Net Debt: Why Digital Currencies Like Bitcoin Don’t Look Like Cash In Our Ratio Analysis

Tesla purchased $1.5 billion worth of bitcoin in January and then announced it would begin accepting bitcoin as payment, subject to applicable laws and initially on a limited basis. While it’s still atypical for businesses to acquire digital currency, it may just be the start of a trend. For now, at least, S&P Global Ratings considers cryptocurrency a risk in our debt calculations.

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Consideration of digital currency in our debt measures

The US accounting standards body, the Financial Accounting Standards Board, currently considers digital currency an intangible asset, which does not give it the same status as liquid investments that companies hold on their balance sheets. The International Accounting Standards Board also considers digital currency a non-financial asset for accounting purposes.

S&P Global Ratings considers two key factors relating to cash and cash equivalents, as well as other investments, to determine whether they can be used in our calculation of net debt: affordability and liquidity.

Accessibility focuses on quickly converting the investment held into cash, if needed to pay off a debt, for example. We believe that investments should be able to be liquidated quickly and not require steep discounts. In the case of bitcoin, this is directly related to the available market to quickly sell large volumes of bitcoin combined with the risk of volatility in the current environment. Although there are exchanges to buy and sell digital currency, daily price fluctuation and lack of regulation create operational and legal risks. At the same time, the value of bitcoin and other cryptocurrencies cannot be ignored. So while we won’t treat bitcoin as equivalent to cash, we can consider this qualitatively in some cases – for example via the capital structure modifier in our business methodology.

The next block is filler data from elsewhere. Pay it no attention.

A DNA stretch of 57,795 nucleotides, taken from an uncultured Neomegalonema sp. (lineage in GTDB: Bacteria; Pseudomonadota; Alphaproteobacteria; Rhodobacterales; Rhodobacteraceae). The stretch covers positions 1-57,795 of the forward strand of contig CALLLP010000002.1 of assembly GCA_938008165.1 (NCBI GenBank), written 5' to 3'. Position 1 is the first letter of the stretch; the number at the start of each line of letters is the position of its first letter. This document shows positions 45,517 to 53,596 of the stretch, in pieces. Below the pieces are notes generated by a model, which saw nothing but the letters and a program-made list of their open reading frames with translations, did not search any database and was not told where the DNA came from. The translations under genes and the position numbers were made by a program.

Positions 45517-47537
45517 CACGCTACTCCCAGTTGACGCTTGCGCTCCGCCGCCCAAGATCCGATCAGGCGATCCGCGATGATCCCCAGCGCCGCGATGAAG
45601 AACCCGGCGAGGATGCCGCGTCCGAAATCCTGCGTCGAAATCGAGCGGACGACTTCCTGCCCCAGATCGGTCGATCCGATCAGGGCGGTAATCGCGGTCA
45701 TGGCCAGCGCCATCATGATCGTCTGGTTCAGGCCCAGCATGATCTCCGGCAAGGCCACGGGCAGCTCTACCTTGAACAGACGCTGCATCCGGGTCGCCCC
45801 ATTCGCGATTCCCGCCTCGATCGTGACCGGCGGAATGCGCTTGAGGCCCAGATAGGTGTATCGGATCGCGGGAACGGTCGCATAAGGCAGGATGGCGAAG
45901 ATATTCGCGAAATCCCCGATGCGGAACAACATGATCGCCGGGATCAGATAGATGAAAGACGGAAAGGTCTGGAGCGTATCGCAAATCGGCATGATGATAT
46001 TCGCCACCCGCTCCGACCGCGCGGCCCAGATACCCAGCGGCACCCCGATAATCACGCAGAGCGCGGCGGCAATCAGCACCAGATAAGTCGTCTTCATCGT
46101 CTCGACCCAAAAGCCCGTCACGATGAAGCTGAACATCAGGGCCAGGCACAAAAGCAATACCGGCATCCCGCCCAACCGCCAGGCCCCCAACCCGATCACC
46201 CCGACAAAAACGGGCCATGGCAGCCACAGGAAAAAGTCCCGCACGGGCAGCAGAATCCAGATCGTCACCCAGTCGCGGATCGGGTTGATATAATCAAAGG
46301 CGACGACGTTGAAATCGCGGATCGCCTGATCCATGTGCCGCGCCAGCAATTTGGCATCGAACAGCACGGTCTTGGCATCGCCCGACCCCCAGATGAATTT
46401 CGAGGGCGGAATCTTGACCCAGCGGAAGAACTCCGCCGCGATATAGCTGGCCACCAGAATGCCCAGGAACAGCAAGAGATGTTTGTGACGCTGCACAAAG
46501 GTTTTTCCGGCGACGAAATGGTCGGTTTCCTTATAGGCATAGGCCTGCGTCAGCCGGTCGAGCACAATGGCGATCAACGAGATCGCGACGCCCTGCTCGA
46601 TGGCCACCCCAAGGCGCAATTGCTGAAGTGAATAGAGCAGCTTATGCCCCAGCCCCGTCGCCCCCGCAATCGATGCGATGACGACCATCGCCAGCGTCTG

Liquidity relates to the ease of access to regulated markets to buy and sell investments. In the case of a digital currency like bitcoin, this is related to regulatory risk. We also exclude these arrangements from sources of liquidity in our analysis of non-financial corporate liquidity.

In our view, the stated value of any digital currency held on a company’s balance sheet is not like accessible cash and will not be used in our net debt calculation in the case of Tesla. This will appropriately reflect the market and regulatory risk of digital currency in the current environment. If the regulations governing digital currency move towards greater acceptance, we might see digital currency as closer to accessible cash.

Related searches and criteria

  • The future of banking: Cryptocurrencies are still mostly about speculation, not payments, March 8, 2021
  • The Future of Banking: Central Bank Digital Currency Can Replace Cash, Not Banks, December 2, 2020
  • The future of banking: China’s digital renminbi could reach payment platforms, November 11, 2020
  • The Future of Banking: Building a Token Collection, July 1, 2020
  • The Future of Banking: When Central Banks Embrace Crypto, February 11, 2020
  • Criteria | Companies | General: Business Methodology: Ratios and Adjustments, April 1, 2019
  • Guidance | Criteria | Companies | General: Business Methodology: Ratios and Adjustments, April 1, 2019

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